The assertion that the Virgin Mary does not share in original sin substitutes by replacing the unified process of the Divine design and oeconomia, in which there is no place for chance, — with a Divine capriciousness, a Divine arbitrariness. This assertion introduces chance-accident and the arbitrary into the very centre of Christian teaching, it negates any possibility of making sense of the fate of the world and mankind, since it tears apart and away from mankind not only the Mother of God, but also the Son of Man Christ the Saviour. Herein, if this be granted, events would lose whatever their connection and organicity. In place of a cosmic, inevitable and needful character, there would instead begin to obtain a character of the accidental capriciousness of the course of incidental circumstances.
Moreover, the assertion that the Mother of God was free from original sin gives only the appearance of Her being most glorious, whereas in actual fact, such a dealing with the question diminishes and negates all Her personal merit in the sinlessness of the Mother of God. And it is because that the absence of original sin would in effect free man from every human inclination to sin. The sinlessness of the Mother of God would have been bestown Her as a gift. She thus would have been provided an immunity as regards to sin, an immunity against sinning.
The exemption of the Mother of God from being under the grip of original sin would exclude and set Her apart from all the rest of mankind, and by this it would in essence diminish and negate the meaning and the mystery of the incarnation of God. Suchlike would be the fatal consequences of the incorrect understanding of the relationship of the Mother of God to the fate of all mankind. To think these matters out to their logical end — means to uncover their fallaciousness and to pass over to the assured affirmation of the Orthodox Church, which consists in faith in the personal sinlessness of the Mother of God and Her sharing in being under the curse of original sin.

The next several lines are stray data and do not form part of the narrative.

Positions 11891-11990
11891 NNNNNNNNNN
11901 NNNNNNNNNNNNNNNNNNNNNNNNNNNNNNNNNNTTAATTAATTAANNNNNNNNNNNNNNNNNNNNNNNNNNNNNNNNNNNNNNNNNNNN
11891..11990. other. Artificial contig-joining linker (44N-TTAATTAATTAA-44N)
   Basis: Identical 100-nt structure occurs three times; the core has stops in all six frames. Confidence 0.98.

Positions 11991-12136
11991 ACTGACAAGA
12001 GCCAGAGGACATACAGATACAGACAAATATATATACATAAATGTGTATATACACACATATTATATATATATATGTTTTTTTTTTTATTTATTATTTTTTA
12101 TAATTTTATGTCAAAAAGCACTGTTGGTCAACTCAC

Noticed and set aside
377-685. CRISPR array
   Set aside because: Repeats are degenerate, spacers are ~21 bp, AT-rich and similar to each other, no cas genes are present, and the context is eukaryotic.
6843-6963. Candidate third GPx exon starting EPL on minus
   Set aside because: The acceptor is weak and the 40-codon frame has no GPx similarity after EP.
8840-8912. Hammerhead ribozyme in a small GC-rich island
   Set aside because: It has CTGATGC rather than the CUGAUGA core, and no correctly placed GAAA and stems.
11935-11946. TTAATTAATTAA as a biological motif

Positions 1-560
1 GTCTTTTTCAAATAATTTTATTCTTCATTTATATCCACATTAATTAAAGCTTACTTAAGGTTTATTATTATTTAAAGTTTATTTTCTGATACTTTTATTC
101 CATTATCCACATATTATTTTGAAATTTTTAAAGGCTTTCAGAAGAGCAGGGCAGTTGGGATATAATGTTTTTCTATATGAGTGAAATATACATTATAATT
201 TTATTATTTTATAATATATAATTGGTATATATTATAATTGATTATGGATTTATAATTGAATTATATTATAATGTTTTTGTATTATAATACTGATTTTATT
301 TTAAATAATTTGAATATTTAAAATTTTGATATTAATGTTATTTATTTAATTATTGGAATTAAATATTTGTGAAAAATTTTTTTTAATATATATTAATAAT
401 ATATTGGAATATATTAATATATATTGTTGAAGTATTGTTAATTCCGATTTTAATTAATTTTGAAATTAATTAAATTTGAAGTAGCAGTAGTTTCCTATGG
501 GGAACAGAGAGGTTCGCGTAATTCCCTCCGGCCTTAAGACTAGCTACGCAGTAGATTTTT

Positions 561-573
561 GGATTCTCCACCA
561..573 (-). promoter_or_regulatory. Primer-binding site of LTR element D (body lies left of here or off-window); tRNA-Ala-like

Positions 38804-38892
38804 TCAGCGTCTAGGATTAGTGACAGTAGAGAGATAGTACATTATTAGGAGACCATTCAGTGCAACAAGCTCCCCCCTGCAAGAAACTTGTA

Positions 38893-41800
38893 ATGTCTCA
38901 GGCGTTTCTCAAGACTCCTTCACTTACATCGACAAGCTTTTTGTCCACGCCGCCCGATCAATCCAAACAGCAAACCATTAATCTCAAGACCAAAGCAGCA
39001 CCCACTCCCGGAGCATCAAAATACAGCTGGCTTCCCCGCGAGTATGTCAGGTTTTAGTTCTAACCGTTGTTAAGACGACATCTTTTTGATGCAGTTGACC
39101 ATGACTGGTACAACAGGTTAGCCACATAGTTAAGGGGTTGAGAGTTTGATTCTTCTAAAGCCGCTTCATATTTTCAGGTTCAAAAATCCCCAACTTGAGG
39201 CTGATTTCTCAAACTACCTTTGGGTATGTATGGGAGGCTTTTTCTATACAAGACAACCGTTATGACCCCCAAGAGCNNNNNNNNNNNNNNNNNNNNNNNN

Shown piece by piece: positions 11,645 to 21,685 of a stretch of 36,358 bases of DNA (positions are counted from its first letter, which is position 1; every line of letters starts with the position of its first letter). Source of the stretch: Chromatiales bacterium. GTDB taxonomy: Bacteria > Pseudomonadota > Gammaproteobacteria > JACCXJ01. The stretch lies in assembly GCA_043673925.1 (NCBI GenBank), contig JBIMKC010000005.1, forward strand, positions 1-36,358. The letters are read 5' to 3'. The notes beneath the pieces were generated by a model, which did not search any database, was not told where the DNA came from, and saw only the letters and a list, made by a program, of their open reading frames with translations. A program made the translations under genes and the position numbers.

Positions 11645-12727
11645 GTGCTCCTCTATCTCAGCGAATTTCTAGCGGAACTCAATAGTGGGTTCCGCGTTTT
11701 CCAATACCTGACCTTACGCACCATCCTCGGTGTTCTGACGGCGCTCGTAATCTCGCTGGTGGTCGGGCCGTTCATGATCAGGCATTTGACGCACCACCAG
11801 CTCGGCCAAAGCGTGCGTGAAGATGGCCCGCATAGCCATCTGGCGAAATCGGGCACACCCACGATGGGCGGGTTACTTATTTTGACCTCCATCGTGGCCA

But even these correct assertions can be subjected to yet further developement, in the sense of uncovering all the consequences deriving from it. And herein is the quite boundless possibility of the application of this teaching to the most varied mysteries of the world.
But before moving on to such things, it is necessary still to discern, what sort of special meaning the Church attributes to the veneration of the Mother of God.
The feastdays of the Birthgiver of God reveal various moments in the life of the Virgin Mary, depicting as it were the steps along Her earthly path. And suchlike thus are the feastdays: Her Nativity, the Entry into the Temple, the Annunciation, the Nativity of Christ, Pentecost, the Uspenie-Dormition, the Pokrov-Protection.
One of the most central of the feastdays of the Birthgiver of God is, certainly, the Annunciation, when even “the bird plaits not its nest”. It is, in essence, an already accomplished becoming of the Mother of God, in all that this signifies. In it is revealed the mystery of the limitless sanctity of the Virgin Mary, so that only within the context of this sanctity could She ultimately assert concerning Herself the words: “Behold the Handmaiden of the Lord, be it unto Me according to Thine words”. With these words She accomplished a fullness of the receiving of the Holy Spirit, leading to the Birth of Christ, “from the Holy Spirit and the Virgin Mary”.